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Uptake and transfection efficiency of PEGylated cationic liposome-DNA complexes with and without RGD-tagging.

Majzoub, Ramsey N; Chan, Chia-Ling; Ewert, Kai K; Silva, Bruno LU ; Liang, Keng S; Jacovetty, Erica L; Carragher, Bridget; Potter, Clinton S and Safinya, Cyrus R (2014) In Biomaterials 35(18). p.4996-5005
Abstract
Steric stabilization of cationic liposome-DNA (CL-DNA) complexes is required for in vivo applications such as gene therapy. PEGylation (PEG: poly(ethylene glycol)) of CL-DNA complexes by addition of PEG2000-lipids yields sterically stabilized nanoparticles but strongly reduces their gene delivery efficacy. PEGylation-induced weakening of the electrostatic binding of CL-DNA nanoparticles to cells (leading to reduced uptake) has been considered as a possible cause, but experimental results have been ambiguous. Using quantitative live-cell imaging in vitro, we have investigated cell attachment and uptake of PEGylated CL-DNA nanoparticles with and without a custom synthesized RGD-peptide grafted to the distal ends of PEG2000-lipids. The... (More)
Steric stabilization of cationic liposome-DNA (CL-DNA) complexes is required for in vivo applications such as gene therapy. PEGylation (PEG: poly(ethylene glycol)) of CL-DNA complexes by addition of PEG2000-lipids yields sterically stabilized nanoparticles but strongly reduces their gene delivery efficacy. PEGylation-induced weakening of the electrostatic binding of CL-DNA nanoparticles to cells (leading to reduced uptake) has been considered as a possible cause, but experimental results have been ambiguous. Using quantitative live-cell imaging in vitro, we have investigated cell attachment and uptake of PEGylated CL-DNA nanoparticles with and without a custom synthesized RGD-peptide grafted to the distal ends of PEG2000-lipids. The RGD-tagged nanoparticles exhibit strongly increased cellular attachment as well as uptake compared to nanoparticles without grafted peptide. Transfection efficiency of RGD-tagged PEGylated CL-DNA NPs increases by about an order of magnitude between NPs with low and high membrane charge density (σM; the average charge per unit area of the membrane; controlled by the molar ratio of cationic to neutral lipid), even though imaging data show that uptake of RGD-tagged particles is only slightly enhanced by high σM. This suggests that endosomal escape and, as a result, transfection efficiency of RGD-tagged NPs is facilitated by high σM. We present a model describing the interactions between PEGylated CL-DNA nanoparticles and the anionic cell membrane which shows how the PEG grafting density and membrane charge density affect adhesion of nanoparticles to the cell surface. (Less)
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author
organization
publishing date
type
Contribution to journal
publication status
published
subject
in
Biomaterials
volume
35
issue
18
pages
4996 - 5005
publisher
Elsevier
external identifiers
  • pmid:24661552
  • wos:000335095900013
  • scopus:84897916261
ISSN
1878-5905
DOI
10.1016/j.biomaterials.2014.03.007
language
English
LU publication?
yes
id
3cc9d9a7-8d98-4cb0-91a9-5b5f77661b63 (old id 4379833)
date added to LUP
2014-05-07 16:56:44
date last changed
2017-11-12 03:04:14
@article{3cc9d9a7-8d98-4cb0-91a9-5b5f77661b63,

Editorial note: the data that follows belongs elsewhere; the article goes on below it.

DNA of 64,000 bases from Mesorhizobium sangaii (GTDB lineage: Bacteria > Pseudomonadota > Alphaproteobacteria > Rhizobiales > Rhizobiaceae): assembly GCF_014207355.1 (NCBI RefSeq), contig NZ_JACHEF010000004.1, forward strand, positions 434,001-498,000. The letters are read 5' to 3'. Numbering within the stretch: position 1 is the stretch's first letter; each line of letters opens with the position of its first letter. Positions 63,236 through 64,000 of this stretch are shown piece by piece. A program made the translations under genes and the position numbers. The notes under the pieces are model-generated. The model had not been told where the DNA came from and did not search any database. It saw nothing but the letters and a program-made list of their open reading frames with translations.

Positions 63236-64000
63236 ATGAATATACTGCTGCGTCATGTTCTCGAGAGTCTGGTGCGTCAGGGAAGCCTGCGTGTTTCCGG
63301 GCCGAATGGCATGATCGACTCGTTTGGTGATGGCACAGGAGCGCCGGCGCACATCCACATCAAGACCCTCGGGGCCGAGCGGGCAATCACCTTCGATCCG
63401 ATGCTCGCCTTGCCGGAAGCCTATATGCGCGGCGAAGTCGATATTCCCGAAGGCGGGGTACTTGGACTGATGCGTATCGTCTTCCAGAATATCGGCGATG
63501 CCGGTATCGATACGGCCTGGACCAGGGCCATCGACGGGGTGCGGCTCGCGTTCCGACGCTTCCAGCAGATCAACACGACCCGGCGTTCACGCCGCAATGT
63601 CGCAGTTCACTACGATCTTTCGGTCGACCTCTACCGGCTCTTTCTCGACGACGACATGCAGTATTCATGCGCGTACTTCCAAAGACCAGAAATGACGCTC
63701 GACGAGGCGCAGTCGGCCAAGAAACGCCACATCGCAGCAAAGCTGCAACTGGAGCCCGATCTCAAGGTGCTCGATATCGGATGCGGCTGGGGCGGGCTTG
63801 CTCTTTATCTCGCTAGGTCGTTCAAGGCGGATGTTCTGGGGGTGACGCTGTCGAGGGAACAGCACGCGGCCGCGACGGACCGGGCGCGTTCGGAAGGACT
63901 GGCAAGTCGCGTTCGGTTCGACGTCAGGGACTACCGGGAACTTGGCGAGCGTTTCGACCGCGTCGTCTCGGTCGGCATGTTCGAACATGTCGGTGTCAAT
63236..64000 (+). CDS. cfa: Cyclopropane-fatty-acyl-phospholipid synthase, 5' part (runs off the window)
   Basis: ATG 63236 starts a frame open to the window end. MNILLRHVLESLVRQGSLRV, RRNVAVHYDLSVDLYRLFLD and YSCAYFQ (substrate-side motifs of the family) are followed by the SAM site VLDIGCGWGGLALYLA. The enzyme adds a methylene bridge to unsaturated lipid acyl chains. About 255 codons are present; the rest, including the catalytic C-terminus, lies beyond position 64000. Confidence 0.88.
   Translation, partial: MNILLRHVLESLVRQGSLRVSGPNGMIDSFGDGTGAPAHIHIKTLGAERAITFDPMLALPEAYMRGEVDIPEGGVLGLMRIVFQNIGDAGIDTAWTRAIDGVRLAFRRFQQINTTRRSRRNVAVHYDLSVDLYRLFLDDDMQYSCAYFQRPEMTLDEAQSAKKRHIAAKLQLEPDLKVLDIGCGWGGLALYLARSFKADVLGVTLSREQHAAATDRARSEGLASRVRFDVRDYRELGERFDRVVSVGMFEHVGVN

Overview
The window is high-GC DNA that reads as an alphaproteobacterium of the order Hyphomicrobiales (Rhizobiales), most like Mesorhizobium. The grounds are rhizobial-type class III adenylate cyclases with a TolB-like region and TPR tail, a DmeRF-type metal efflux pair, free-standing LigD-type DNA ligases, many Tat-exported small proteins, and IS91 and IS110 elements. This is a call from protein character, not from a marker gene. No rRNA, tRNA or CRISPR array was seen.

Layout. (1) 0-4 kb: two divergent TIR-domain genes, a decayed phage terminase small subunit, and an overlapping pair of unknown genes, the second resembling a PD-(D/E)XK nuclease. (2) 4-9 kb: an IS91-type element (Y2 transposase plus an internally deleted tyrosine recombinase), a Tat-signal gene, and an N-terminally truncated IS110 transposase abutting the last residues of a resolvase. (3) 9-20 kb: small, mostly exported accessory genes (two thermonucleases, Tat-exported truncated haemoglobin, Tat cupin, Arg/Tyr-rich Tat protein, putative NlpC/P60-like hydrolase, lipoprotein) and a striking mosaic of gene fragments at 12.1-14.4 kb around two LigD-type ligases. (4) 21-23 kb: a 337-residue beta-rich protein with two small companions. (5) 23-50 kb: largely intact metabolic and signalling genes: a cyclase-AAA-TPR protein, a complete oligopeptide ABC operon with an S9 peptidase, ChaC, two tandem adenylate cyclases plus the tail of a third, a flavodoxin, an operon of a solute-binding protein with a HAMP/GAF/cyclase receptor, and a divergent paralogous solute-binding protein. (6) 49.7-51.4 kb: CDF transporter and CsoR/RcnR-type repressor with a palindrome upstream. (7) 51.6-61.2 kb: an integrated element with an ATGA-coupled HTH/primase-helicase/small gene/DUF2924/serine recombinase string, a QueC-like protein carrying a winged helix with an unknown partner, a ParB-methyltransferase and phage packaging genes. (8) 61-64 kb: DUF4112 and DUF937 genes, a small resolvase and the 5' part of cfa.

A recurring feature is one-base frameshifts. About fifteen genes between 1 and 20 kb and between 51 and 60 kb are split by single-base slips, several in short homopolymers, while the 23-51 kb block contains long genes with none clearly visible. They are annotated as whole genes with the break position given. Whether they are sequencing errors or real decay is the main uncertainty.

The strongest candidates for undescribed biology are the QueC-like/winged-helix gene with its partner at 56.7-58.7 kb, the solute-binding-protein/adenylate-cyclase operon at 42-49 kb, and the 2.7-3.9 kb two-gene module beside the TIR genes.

abstract     = {Steric stabilization of cationic liposome-DNA (CL-DNA) complexes is required for in vivo applications such as gene therapy. PEGylation (PEG: poly(ethylene glycol)) of CL-DNA complexes by addition of PEG2000-lipids yields sterically stabilized nanoparticles but strongly reduces their gene delivery efficacy. PEGylation-induced weakening of the electrostatic binding of CL-DNA nanoparticles to cells (leading to reduced uptake) has been considered as a possible cause, but experimental results have been ambiguous. Using quantitative live-cell imaging in vitro, we have investigated cell attachment and uptake of PEGylated CL-DNA nanoparticles with and without a custom synthesized RGD-peptide grafted to the distal ends of PEG2000-lipids. The RGD-tagged nanoparticles exhibit strongly increased cellular attachment as well as uptake compared to nanoparticles without grafted peptide. Transfection efficiency of RGD-tagged PEGylated CL-DNA NPs increases by about an order of magnitude between NPs with low and high membrane charge density (σM; the average charge per unit area of the membrane; controlled by the molar ratio of cationic to neutral lipid), even though imaging data show that uptake of RGD-tagged particles is only slightly enhanced by high σM. This suggests that endosomal escape and, as a result, transfection efficiency of RGD-tagged NPs is facilitated by high σM. We present a model describing the interactions between PEGylated CL-DNA nanoparticles and the anionic cell membrane which shows how the PEG grafting density and membrane charge density affect adhesion of nanoparticles to the cell surface.},
  author       = {Majzoub, Ramsey N and Chan, Chia-Ling and Ewert, Kai K and Silva, Bruno and Liang, Keng S and Jacovetty, Erica L and Carragher, Bridget and Potter, Clinton S and Safinya, Cyrus R},
  issn         = {1878-5905},
  language     = {eng},
  number       = {18},
  pages        = {4996--5005},
  publisher    = {Elsevier},
  series       = {Biomaterials},
  title        = {Uptake and transfection efficiency of PEGylated cationic liposome-DNA complexes with and without RGD-tagging.},
  url          = {http://dx.doi.org/10.1016/j.biomaterials.2014.03.007},
  volume       = {35},
  year         = {2014},
}